How to impart chocolate flavor on a sweet stout

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yeknom366

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I have read several recipes using either chocolate baking powder or cocoa powder for maybe a sweet chocolate stout. Others have mentioned using cocoa nibs as they are more effective and potent when adding the desired flavor. However, I have a couple brands of chocolate which are my absolute favorite: Graeter's and Ester Price.

So here's my question for making a chocolate stout - Is it worth using your favorite chocolate (more than likely in bars) to impart the flavor into your beer, or will in be indecipherable from using nibs, powder, or extract?
 

Tantalus

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My general philosophy in cooking and brewing is that better ingredients are always going to shine through. I think especially if you're adding cocoa to secondary, where the yeast won't scrub too much of the flavor, it's worth trying the chocolate you like.

Then again, I've never brewed a beer with added chocolate, so I'll leave it to the experts.
 

WileECoyote

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IMO>>>DO NOT add Cocoa Powder to the secondary, from personal experience, it will end up tasting just like a spoon full of cocoa powder taste, even after 6+months I wrecked a great stout trying that.

You don't want the oils from chocolate bars in your brew ether.

I have not tried putting cocoa powder in the boil @ 10 till flameout yet, but I have heard good reviews on doing that, or cocoa nibs in the secondary or both for big chocolate taste.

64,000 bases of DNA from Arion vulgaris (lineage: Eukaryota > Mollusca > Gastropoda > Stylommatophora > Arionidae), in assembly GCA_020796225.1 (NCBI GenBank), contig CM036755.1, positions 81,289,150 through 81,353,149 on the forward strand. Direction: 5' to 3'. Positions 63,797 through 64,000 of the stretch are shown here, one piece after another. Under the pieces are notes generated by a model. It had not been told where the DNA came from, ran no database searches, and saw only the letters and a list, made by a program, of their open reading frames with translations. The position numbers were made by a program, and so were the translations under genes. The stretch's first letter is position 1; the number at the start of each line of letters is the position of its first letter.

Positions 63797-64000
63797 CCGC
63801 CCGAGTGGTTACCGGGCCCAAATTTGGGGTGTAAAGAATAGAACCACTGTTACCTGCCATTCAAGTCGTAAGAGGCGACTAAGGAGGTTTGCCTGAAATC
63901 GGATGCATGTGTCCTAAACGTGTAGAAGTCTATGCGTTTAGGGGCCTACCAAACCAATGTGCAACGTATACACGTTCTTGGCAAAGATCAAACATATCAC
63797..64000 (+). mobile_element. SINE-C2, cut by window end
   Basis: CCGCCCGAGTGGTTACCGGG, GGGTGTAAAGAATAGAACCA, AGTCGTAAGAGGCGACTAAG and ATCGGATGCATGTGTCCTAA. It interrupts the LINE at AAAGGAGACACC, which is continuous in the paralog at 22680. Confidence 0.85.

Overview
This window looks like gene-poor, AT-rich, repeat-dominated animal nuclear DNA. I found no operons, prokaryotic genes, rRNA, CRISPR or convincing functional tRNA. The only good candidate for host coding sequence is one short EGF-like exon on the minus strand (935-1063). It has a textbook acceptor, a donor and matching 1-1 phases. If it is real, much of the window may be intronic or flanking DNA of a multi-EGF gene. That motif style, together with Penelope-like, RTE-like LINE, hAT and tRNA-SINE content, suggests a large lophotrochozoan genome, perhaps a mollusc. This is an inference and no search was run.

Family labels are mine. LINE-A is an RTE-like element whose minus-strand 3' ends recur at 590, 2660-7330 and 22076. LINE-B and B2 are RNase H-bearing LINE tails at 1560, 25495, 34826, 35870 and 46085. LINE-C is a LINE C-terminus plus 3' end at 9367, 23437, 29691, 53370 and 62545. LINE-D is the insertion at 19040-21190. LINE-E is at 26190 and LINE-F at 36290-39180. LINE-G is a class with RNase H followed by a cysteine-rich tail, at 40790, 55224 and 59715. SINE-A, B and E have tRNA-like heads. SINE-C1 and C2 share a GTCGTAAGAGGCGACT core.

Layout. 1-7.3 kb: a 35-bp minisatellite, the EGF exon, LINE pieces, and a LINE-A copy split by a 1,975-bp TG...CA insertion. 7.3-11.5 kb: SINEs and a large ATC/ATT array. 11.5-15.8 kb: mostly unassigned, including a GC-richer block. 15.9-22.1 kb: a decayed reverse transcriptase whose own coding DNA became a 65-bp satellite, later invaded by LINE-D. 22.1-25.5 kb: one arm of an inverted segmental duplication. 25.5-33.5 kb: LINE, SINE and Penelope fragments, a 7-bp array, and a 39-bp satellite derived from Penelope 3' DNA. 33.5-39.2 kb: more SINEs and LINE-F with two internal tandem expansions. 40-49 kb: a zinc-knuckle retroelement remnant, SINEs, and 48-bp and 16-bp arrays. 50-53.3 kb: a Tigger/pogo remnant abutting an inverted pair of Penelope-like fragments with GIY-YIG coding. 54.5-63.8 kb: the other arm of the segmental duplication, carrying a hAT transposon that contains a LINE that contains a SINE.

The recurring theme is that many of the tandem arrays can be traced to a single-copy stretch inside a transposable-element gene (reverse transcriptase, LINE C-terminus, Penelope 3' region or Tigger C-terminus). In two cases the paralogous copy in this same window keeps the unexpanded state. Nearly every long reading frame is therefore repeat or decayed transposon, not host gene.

Cheers :mug:
 

pdxal

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Chocolate bars=added oils, so no head when carbonated. If you're OK with that, proceed with your plan. If not, cocoa nibs or lots of chocolate malt would be options. With either, you may need to add extra lactose to backsweeten to offset the bitterness from the chocolate.
 

HopOnHops

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I made a stout with 8oz chocolate 4 oz black patent and 4 oz roasted barley for the roasty grains, it came out pretty chocolatey.

I've also had great success with liquor soaked cacao nibs in secondary, my favorite is to soak them in bourbon a few days before using them

8oz cocoa powder at the end of the boil works well too, downside is a lot of brown sludge in primary. Even after fermentation, the chocolate taste sustains
 

Grantman1

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A pretty simple option is to brew with chocolate malt. I get a ton of chocolate flavor with about 7%.
 
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yeknom366

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I am still debating if I care enough about the head retention. However, if I wanted to keep the flavor of Graeter's or Ester Price chocolate in my beer, will it still show the unique flavor in the end or will it taste the same as a generic chocolate flavor?
 
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